Republicans are optimistic about the possibility of reaching an infrastructure deal
Republican lawmakers left a meeting with President Joe Biden on Thursday, optimistic about the possibility of reaching an agreement on an infrastructure package, but lawmakers must act quickly if they hope to secure a deal before the president’s deadline which is fast approaching.
Republicans leaving the White House Thursday said a deal was possible.
Republican Senator Shelley Moore Capito, who is leading the Republican infrastructure effort, portrayed Biden as an “honest broker” and said at Thursday’s meeting the parties laid out next steps to try to bridge the gap between their two infrastructure plans.
“He was very open to suggestions, as were we. I think this is the start – a good start I think,” Capito told Fox News. “We promised to come back with another offer that he will respond to and counter-offer. We did what we intended to do, which is take the next steps, be very cordial and ready to go. react.”
The Republican counter-offer, which is expected to be a more detailed version of the framework they presented to Biden on Thursday, could come as early as early next week, said Missouri Senator Roy Blunt, who also attended the meeting. .
Biden is then expected to thwart this offer.
“We all know we have to act pretty quickly here,” Blunt said.
There are few opportunities to make legislative progress during the summer months because the Senate leaves the city for Memorial Day, Independence Day and the August recess. The Law on Roads and Surface Transportation Systems expires in September, emphasizing the need for lawmakers to act quickly.
The main sticking point that remains to be resolved is how the infrastructure should be broadly defined.
Biden has proposed two infrastructure plans totaling around $ 4 trillion that fund everything from roads and bridges to an increase in the electricity grid, charging stations for electric vehicles, home care and public buildings, such as the schools.
The administration called some of the packaging, such as childcare and home care, “human infrastructure”. The Republicans scoffed at this and offered a counterproposal, led by Capito, that focuses on “basic” infrastructure. Their original framework would fund roads, bridges, ports, waterways, airports and broadband to around $ 568 billion.
Despite the substantive rift, following their meeting on Thursday, Capito said Biden appeared to understand the narrower Republican approach.
“I’m not saying he’s okay with that or with everything, that’s the point of a negotiation here,” Capito said. “He understands why we took some things out. If he wants to try to get us to reconsider – it’s part of a negotiation. I think he understood our point of view. He understands what we think is infrastructure. modern is. “
To reach a deal with the Republicans, the White House is signaling that it is ready to split its package and allow funding for traditional infrastructure with some support from the GOP.
He will then continue to use a procedural tool called reconciliation to push through the more controversial aspects of the Democratic plan.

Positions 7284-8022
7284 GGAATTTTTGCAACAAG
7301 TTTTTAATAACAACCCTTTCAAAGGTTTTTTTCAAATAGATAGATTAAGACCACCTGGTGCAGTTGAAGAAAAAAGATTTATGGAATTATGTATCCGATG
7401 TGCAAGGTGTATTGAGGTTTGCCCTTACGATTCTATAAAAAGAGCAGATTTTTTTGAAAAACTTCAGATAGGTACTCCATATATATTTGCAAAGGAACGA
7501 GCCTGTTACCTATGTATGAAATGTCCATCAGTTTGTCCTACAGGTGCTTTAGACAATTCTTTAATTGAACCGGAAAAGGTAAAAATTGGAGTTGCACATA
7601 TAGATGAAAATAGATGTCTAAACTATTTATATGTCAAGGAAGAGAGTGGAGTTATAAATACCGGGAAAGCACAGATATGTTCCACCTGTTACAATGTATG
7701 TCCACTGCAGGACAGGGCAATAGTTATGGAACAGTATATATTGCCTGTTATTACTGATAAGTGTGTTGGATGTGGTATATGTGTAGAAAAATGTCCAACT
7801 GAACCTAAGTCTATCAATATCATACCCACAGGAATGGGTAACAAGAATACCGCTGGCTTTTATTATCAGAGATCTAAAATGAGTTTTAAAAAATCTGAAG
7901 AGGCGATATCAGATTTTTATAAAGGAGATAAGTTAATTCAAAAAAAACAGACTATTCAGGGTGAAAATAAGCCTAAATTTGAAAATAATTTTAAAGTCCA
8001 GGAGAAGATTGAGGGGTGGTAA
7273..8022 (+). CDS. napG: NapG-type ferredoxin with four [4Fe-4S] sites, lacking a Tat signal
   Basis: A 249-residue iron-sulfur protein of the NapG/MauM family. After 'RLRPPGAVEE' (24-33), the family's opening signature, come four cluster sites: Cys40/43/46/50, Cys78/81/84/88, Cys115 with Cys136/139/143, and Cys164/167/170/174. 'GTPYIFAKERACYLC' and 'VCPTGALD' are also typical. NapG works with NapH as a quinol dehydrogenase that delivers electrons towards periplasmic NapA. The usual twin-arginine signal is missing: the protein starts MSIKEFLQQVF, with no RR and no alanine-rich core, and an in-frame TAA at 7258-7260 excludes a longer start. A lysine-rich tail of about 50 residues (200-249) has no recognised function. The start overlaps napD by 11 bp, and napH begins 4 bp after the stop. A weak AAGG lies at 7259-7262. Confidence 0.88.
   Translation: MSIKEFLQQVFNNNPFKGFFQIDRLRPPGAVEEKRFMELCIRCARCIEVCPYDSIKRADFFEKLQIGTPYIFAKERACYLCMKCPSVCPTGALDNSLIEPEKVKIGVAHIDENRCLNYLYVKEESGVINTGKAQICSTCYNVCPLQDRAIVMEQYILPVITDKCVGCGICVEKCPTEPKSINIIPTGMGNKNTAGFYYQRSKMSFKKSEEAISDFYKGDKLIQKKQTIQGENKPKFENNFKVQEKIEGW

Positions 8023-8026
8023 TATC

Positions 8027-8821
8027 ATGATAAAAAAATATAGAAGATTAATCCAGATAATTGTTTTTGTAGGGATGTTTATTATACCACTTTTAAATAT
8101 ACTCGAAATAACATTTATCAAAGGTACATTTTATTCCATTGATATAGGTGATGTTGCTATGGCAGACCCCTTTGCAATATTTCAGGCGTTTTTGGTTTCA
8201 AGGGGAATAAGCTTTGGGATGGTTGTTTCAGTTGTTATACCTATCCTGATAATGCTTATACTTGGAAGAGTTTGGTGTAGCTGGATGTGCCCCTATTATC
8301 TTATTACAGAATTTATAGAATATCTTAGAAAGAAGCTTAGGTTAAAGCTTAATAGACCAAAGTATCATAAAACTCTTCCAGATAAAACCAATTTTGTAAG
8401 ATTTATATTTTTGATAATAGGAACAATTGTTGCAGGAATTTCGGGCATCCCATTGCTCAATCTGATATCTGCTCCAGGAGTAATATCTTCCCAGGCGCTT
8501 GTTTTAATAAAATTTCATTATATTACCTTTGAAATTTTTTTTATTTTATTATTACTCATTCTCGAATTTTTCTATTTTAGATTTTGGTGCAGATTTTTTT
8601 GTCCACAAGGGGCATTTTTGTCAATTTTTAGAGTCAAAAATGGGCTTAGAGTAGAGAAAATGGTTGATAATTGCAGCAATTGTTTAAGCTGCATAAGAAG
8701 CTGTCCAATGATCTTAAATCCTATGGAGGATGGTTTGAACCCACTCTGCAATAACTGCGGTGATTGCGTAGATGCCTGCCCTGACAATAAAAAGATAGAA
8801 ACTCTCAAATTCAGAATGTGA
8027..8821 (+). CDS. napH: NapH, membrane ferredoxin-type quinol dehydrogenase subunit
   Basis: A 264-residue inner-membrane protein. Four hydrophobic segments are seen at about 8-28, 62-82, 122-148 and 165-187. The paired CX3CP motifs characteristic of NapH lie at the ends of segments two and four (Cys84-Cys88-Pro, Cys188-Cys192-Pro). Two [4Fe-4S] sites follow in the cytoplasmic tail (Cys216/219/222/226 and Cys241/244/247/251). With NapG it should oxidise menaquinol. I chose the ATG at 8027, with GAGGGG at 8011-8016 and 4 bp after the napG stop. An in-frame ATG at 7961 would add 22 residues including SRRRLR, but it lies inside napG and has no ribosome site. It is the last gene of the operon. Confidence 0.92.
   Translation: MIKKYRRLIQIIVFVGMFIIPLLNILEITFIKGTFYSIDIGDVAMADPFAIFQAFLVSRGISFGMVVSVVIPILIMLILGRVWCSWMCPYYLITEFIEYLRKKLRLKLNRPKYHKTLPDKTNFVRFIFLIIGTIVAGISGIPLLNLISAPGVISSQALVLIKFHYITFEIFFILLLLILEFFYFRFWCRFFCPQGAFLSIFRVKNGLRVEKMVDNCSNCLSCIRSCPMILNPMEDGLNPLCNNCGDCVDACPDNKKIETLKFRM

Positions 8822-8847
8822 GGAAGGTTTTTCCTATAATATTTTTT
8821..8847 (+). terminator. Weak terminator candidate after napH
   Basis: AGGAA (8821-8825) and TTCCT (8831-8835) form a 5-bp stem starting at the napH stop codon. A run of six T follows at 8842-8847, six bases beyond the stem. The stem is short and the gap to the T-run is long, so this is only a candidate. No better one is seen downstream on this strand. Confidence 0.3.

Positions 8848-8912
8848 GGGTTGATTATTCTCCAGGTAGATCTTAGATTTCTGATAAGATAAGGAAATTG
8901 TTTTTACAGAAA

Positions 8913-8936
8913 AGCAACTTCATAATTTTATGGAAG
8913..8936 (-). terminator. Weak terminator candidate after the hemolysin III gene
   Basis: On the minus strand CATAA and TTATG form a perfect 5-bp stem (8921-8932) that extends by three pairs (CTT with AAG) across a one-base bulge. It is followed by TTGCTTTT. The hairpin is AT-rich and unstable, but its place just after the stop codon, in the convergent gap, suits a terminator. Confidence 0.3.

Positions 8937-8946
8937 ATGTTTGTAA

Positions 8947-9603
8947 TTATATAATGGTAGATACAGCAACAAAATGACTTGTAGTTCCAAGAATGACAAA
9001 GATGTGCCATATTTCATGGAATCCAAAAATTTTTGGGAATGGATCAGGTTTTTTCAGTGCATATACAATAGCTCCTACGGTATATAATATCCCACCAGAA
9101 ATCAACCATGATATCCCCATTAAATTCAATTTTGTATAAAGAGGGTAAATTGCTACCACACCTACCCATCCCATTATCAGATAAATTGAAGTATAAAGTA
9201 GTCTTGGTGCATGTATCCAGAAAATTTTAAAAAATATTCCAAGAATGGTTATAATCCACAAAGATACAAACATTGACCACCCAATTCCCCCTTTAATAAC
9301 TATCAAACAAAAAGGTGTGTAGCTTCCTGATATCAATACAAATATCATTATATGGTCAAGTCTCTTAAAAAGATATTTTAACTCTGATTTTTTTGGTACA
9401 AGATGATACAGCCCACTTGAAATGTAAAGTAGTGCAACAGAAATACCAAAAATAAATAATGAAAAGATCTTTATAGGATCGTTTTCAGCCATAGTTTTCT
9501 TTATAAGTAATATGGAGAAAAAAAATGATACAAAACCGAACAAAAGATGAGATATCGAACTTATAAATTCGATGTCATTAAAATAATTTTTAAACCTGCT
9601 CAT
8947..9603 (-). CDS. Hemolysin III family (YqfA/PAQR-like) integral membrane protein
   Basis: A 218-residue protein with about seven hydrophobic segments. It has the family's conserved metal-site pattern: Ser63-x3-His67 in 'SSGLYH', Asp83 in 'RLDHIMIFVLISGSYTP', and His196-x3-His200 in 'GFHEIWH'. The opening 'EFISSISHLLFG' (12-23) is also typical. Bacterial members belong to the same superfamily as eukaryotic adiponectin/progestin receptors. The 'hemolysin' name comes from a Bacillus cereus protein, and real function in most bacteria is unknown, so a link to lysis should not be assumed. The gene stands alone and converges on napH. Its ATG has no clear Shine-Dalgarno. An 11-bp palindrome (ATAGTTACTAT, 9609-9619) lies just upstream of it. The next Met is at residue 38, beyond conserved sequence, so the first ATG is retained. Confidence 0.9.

Biden used reconciliation, which allows the Senate to bypass the usual 60-vote threshold to push the $ 2 trillion COVID-19 relief bill down partisan lines in March – a move that left some Republicans with a bitter taste after saying the president failed to do so. negotiate with them in good faith.
Some were skeptical that the infrastructure talks would play out any differently, but Capito signaled Thursday that if Biden chooses to use reconciliation to embrace the more controversial aspects of his plan, it won’t stop Republicans from negotiate a separate and more narrowly tailored traditional infrastructure bill. .
Even if Biden scores bipartisan success on “basic infrastructure”, it is uncertain whether he would have the support of the 50 Democrats needed to pass the “human infrastructure” aspects.
Senator Joe Manchin, DW.Va., said he supports a smaller, more tightly-tailored package, much like the one Republicans are proposing. And he said he would like to try to find common ground between Capito’s $ 568 billion plan and Biden’s much larger proposal.
Price isn’t necessarily a sticking point for Republicans, there is leeway as long as the bill fits traditional infrastructure.
Republican Senate Leader Mitch McConnell signaled earlier this week that the price could reach $ 800 billion.
“I made it clear that this was not a stagnant offer from us,” Capito said after suggesting she was potentially willing to raise the price of the invoice. “I didn’t want it to be seen that way at all and I think it was clear. He made it clear that he was sincere in his desire to pursue this and in the end we agreed that if it didn’t. not working, we will walk. away from friends. “
But while Republicans find the costs negotiable, there are hard lines on how to fund the bill.
Biden has offered to fund his strong infrastructure plan by raising the corporate tax rate, a no-starter for Republicans who see this as a referendum on the 2017 Trump tax bill, which some see as the achievement most important legislative part of the term of the former president.
“We are not interested in reopening the 2017 tax bill. We both made it clear to the president,” McConnell said following a White House meeting between Biden and the four congressional leaders. . “It’s a red line.”
During their meeting on Thursday, Republicans tried to convince Biden that there are better ways to fund the package. They offered to reallocate previously allocated unused money from COVID-19 relief bills, as well as private-public partnerships and user fees, like tolls.
It is not yet clear whether Biden is receptive to these funding models, but Republican optimism is clear.
“I think we pushed the ball forward today,” Capito said.
ABC News’ Trish Turner contributed to this report.